“Growing up I hadn’t seen images of us as Africans falling in love. Europeans were falling in love, Americans were falling in love, everybody was falling in love but Africans were not. I really wanted to add our experience of being in love to cinema. So I made Rafiki.”
Rafiki is Design Indaba Conference 2019 speaker, Wanuri Kahiu's breakout film that has been screened in different parts of the world but remains banned in Kenya.
During her talk in February, Kahiu said that the Kenya Classification Board would only screen her movie if she promised to change the ending and make it less hopeful but more remorseful. She refused. The film was banned. And so began her journey looking into the history of art and creativity on the continent and how different people expressed joy through art and culture.
Ethiopia presented her with the work of a Somali-born artist called Xawaashking. The artist's work pays homage to his lineage, which is full of women who celebrated the experience and joy that comes with beauty every day.
Kahiu says: "One of the things that saved many Somali families during the civil war was that all the women wore all their gold on their bodies. So when they were fleeing, they were able to flee with their gold and retain the wealth of the family.”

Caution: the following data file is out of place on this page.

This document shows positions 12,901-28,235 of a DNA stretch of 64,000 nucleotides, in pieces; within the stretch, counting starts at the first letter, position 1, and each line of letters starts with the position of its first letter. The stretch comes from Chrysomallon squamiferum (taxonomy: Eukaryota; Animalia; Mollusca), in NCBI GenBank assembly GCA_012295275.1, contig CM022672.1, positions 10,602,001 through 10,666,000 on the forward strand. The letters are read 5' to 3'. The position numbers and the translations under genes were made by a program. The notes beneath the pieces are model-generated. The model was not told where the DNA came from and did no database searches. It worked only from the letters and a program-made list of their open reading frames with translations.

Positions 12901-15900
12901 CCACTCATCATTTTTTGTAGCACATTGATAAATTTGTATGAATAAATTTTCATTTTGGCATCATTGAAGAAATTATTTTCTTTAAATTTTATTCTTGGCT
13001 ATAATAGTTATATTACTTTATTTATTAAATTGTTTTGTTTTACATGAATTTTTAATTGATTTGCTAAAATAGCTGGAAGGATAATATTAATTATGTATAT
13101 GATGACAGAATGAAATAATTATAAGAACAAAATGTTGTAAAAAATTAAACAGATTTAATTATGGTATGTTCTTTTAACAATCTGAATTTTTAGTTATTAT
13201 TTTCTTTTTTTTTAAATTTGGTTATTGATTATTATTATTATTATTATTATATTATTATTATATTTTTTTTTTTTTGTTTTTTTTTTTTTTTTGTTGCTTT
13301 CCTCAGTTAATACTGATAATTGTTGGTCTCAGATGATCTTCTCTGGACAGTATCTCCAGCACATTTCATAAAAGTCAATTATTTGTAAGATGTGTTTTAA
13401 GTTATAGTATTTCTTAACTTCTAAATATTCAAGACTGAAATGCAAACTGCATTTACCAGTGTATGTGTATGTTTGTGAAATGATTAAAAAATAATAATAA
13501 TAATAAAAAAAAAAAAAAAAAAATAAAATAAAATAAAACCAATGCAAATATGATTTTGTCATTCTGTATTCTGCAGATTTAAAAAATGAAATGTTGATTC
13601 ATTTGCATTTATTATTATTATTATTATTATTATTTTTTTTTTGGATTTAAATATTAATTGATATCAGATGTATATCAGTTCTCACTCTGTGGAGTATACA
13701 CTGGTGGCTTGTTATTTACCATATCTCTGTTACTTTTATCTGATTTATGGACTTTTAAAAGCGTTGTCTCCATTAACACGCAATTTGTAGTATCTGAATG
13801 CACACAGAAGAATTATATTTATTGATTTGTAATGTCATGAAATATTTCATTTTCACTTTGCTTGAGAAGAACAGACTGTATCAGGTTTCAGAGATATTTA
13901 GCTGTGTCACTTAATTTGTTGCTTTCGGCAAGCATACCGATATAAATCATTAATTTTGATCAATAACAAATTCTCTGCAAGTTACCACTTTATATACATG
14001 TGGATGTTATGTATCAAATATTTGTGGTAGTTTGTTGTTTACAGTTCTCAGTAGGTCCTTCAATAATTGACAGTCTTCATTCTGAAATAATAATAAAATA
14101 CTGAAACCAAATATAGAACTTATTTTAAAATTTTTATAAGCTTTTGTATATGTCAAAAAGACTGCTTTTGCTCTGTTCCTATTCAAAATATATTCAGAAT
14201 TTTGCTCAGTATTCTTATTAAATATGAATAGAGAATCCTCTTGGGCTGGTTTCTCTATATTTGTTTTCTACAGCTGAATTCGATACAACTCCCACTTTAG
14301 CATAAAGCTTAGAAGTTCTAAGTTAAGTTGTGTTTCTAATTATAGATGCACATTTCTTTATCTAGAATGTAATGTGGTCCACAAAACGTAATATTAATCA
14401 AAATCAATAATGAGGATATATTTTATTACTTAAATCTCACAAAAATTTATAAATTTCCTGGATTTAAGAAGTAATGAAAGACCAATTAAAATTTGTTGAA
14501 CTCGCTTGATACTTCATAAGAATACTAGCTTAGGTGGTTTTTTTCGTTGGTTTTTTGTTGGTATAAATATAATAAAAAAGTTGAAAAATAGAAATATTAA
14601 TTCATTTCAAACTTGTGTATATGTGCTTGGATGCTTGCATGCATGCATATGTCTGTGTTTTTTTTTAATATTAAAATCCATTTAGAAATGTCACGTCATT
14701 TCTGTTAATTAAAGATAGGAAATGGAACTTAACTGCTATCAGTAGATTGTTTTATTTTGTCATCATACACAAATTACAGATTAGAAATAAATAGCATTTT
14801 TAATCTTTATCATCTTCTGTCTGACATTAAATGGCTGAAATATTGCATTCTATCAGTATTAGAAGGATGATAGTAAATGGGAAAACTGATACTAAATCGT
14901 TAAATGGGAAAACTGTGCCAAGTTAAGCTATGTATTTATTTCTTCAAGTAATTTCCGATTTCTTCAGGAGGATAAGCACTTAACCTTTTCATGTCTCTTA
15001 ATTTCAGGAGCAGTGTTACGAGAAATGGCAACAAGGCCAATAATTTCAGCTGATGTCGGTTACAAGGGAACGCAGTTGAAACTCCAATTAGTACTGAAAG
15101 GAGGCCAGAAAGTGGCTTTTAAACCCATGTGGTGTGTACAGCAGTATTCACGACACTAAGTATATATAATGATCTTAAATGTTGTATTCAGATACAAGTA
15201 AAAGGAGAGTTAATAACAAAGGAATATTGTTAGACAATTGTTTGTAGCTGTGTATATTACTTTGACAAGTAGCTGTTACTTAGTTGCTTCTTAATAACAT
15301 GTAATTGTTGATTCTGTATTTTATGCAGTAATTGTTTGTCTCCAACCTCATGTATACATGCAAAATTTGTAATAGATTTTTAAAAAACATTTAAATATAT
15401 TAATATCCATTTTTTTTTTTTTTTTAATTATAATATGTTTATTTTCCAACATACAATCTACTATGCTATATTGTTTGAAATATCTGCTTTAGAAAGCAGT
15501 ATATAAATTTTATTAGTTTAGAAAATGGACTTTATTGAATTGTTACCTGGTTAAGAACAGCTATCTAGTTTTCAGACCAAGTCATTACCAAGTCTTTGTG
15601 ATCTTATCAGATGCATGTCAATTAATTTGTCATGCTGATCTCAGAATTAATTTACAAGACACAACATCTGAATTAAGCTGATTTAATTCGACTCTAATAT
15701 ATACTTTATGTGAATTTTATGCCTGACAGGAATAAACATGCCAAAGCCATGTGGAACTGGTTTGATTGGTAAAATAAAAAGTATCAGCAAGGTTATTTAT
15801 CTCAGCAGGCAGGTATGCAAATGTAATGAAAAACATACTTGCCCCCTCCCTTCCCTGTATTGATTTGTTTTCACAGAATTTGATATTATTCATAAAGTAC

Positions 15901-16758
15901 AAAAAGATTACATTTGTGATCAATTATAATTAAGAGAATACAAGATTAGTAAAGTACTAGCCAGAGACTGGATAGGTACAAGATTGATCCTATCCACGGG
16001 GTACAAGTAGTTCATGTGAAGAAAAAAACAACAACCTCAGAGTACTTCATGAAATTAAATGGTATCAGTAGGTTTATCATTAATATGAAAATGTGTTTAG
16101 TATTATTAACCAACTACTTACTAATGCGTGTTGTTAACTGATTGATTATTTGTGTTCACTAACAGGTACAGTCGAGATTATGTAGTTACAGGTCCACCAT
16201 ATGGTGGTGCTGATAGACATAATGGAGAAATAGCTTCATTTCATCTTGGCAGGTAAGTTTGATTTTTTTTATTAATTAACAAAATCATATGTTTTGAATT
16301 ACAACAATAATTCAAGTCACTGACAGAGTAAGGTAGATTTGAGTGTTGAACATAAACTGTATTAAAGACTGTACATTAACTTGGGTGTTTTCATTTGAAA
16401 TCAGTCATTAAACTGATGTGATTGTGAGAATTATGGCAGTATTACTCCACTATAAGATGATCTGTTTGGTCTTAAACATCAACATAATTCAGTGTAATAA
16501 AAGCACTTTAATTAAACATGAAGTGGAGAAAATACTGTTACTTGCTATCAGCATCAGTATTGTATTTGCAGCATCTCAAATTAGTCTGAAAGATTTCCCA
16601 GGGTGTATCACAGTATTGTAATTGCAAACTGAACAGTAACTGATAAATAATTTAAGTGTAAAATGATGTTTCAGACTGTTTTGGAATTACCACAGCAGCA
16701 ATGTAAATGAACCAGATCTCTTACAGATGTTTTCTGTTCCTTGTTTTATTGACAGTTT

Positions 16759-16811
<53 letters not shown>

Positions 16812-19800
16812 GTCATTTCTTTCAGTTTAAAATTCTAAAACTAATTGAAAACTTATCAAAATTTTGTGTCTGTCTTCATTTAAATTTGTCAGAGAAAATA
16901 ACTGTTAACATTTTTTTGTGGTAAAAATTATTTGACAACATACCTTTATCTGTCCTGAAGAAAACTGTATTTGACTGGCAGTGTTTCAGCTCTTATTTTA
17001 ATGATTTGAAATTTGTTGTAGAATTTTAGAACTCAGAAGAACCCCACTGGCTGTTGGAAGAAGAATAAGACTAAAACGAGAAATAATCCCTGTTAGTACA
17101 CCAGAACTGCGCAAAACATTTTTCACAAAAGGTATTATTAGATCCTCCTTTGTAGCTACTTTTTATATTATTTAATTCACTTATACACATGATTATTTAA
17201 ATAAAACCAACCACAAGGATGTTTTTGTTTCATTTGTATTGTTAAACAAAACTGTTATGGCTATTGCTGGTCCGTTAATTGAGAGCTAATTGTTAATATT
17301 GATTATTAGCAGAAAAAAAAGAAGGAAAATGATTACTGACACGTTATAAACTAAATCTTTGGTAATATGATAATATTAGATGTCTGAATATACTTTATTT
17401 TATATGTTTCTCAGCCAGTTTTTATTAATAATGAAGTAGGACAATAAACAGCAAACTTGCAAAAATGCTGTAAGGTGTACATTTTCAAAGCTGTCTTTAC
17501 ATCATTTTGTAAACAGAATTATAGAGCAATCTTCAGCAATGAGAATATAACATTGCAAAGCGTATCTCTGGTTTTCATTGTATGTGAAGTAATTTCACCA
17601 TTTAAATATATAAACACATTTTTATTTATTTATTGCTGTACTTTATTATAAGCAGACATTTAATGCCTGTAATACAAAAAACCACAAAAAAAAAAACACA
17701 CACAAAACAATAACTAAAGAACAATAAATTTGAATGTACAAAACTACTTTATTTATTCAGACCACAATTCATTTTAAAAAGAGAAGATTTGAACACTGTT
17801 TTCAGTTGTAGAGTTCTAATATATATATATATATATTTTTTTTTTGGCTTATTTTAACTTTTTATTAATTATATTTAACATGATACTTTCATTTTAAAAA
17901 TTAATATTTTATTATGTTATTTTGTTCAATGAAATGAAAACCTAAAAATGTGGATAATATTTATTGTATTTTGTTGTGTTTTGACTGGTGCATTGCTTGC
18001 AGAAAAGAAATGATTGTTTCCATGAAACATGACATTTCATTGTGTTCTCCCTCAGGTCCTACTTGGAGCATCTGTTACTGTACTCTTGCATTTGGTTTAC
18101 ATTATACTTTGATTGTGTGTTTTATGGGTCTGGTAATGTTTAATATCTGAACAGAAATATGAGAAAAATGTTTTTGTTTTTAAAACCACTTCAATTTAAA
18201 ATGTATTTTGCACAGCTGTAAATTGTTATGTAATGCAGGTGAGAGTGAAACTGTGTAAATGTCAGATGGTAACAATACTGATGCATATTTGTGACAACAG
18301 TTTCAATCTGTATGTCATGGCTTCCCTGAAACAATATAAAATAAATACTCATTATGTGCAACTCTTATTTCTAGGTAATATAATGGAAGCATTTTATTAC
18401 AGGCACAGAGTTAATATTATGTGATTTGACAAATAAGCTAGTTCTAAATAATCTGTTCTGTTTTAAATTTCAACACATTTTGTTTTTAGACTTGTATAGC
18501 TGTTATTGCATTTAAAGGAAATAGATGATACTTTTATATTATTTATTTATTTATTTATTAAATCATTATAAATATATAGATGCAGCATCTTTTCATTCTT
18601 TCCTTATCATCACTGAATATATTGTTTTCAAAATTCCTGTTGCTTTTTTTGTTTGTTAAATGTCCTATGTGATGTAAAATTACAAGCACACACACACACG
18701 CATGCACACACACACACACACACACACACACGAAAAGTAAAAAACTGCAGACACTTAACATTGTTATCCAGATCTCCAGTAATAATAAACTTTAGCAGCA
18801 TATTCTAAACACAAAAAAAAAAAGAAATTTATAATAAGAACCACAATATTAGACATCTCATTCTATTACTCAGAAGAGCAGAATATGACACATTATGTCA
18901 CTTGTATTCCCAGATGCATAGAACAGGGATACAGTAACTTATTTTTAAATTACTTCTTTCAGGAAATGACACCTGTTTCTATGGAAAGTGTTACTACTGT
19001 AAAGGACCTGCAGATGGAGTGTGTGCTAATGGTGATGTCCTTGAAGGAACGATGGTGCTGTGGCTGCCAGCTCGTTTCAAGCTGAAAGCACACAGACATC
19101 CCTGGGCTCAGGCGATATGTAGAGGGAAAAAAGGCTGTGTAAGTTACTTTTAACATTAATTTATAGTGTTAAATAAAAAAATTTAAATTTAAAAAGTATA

She also learned about African comics that were a Pan African affair in their making and distribution. The comics, which were made between the 60s and 80s, were written in Nigeria, shot in Swaziland, edited in South Africa, and printed by Drum magazine for distribution in Kenya, Ghana and South Africa.
“And remember these were from the 60s to the 80s. So this was during apartheid, we were going through independence in Kenya. So, this was really a way of people imagining themselves as superheroes even though the everyday life did not necessarily show their superhero-ness.”
She also came across fantastical creatures like the ones she invited on stage including mermaids and dragons from places like Cameroon and Gambia.
In 2009 Kahiu made a hopeful ecological film called Pumzi that was partly inspired by the idea of a black woman being at the forefront when it comes to conservation. Women like the late Wangari Maathai.
She showed the audience a clip from Rafiki before asking that they, as creatives, need to do their bit to support artists so that artists can collect the data.
“The Kenya Classification Board were the reason my film was banned. The audience is the reason it doesn’t play in Kenya because people are not advocating for it.”
Since the film was only shown for seven days in Kenya she said it gave people the chance to see themselves on the big screen.
"While we talk a lot about representation and making sure that we’re seen, there’s nothing more poignant than someone coming to you and saying: ‘I saw myself. I felt seen. I felt acknowledged. I didn’t feel like I existed until I saw myself.’ It’s the same thing we have to do with joy. We have to see ourselves as people of joy.”
Scroll down to watch Wanuri's talk.